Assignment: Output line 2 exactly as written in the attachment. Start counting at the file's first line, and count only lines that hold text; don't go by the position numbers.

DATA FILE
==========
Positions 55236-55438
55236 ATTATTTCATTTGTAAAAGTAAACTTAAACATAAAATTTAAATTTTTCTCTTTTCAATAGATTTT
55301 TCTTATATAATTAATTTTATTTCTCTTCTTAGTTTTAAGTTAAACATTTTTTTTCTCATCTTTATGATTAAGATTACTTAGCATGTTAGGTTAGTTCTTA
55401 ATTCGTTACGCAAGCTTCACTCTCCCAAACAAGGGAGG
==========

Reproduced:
55236 ATTATTTCATTTGTAAAAGTAAACTTAAACATAAAATTTAAATTTTTCTCTTTTCAATAGATTTT